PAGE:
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Worth a punt for the good tracks
on 25 October 2009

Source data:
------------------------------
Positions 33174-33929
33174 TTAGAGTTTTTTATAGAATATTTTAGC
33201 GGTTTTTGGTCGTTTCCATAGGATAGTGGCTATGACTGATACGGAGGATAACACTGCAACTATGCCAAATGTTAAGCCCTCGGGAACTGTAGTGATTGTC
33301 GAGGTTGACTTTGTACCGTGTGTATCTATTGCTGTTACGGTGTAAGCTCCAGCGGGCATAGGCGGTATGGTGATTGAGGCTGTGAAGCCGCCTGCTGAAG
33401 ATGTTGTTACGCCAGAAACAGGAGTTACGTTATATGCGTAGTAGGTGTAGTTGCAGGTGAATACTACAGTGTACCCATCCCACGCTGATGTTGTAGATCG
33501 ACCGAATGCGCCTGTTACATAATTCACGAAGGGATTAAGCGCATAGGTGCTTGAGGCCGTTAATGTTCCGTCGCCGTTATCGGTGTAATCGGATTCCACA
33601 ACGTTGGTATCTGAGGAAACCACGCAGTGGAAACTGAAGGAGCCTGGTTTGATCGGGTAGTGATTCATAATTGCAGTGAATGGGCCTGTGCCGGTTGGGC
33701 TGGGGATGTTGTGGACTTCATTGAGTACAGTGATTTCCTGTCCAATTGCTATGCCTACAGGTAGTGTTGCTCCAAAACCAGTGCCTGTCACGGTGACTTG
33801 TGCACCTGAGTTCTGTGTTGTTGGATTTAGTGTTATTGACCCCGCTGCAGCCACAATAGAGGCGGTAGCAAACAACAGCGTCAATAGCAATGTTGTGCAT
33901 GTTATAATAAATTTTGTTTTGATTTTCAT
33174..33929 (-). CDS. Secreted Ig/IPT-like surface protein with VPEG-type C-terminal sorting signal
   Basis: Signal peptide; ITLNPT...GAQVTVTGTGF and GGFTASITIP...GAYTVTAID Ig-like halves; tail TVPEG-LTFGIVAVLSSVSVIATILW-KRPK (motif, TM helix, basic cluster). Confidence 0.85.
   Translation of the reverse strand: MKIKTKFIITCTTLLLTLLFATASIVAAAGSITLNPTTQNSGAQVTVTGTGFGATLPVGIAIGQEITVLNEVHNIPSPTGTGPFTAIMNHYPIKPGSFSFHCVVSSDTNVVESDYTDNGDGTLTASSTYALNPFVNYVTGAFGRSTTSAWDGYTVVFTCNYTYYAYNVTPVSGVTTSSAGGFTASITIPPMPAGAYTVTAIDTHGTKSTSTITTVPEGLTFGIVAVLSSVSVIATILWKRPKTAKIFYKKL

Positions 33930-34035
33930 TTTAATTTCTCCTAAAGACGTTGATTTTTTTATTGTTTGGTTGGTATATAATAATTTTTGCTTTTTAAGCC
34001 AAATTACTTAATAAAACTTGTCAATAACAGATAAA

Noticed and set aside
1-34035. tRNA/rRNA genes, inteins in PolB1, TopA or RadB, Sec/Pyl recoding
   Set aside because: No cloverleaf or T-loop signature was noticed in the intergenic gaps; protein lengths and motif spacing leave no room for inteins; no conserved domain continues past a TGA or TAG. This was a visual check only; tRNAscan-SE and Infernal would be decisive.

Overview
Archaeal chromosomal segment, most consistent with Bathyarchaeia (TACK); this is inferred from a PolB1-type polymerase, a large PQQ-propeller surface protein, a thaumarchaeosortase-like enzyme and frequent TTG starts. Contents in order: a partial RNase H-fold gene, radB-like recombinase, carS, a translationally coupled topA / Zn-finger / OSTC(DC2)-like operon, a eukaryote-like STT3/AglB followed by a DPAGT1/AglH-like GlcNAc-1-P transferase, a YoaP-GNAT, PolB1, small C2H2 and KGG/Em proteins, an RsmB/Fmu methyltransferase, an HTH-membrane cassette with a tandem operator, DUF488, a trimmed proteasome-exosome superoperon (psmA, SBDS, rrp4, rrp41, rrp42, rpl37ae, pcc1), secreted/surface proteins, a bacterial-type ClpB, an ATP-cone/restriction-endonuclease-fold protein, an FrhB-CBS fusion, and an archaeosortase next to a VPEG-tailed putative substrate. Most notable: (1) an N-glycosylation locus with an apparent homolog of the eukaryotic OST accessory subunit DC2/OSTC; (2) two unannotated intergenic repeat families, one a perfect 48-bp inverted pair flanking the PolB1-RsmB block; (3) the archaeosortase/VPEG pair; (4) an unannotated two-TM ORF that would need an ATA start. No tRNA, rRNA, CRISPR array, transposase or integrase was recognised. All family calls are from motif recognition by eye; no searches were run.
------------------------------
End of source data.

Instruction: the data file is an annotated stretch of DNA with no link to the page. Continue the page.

Of the two Tin Machine albums this is probably the better. While the first album was more consistently produced, this album probably contains the stronger tracks. However, for every belter there is a B-side standard one to match it. So I make it 5 or 6 great tracks out of 12. That alone should be enough to make it a pretty good album by today's standards but the bad tracks are very, very bad. The best songs are great because they are Bowie classics that could sit easily on any of his solo efforts: Baby Universal is a great alien-themed rocker; You Belong in Rock & Roll is a classic Bowie lyric with a smoulderingly understated chorus, and Amlapura would sit well on Lodger with its Indonesian imagery. Shopping for Girls gives us a bit of politics but in a less hectoring way than we find on the earlier Tin Machine track Under the God or Crack City: instead he explores the insidious world of sex tourism and child abuse, a dark theme he would touch upon later on We Prick You on the 1.Outside album. Goodbye Mr Ed, probably the best song of all tries to make sense of a changing world order and the end of the cold war. The remaining tracks are either mediocre or downright unlistenable. One shot sounds like American Rock - let Bon Jovi do that please. Betty Wrong tries too hard to sound wistful. You Can't Talk involves some annoying rapping. A Big Hurt is actually quite a fun throwaway track but seek out the live at the BBC version found on the B side of some of the EP releases from this album - it is a million times better. If There is Something is a pointless Roxy Music cover. The real stinkers are the awful Sorry and Stateside. Neither of these were written or performed by Bowie but are the products of the Tin Machine drummer Hunt Sales. Some reviews say that an album is worth the price of one track alone but in this case I am almost tempted to say that these songs alone almost make the album not worth buying. There is a reason drummers shouldn't be allowed to dominate the procedings and Hunt Sales and Phil Collins both demonstrate why. Had Bowie salvaged the best from these sessions for a solo effort it really would have reloaded his career more convincingly than his much overhyped subsequent solo album Black Tie White Noise did. However, if you can lay your hands on a copy of this album then I recommend you do, just be prepared to use your skip button a lot.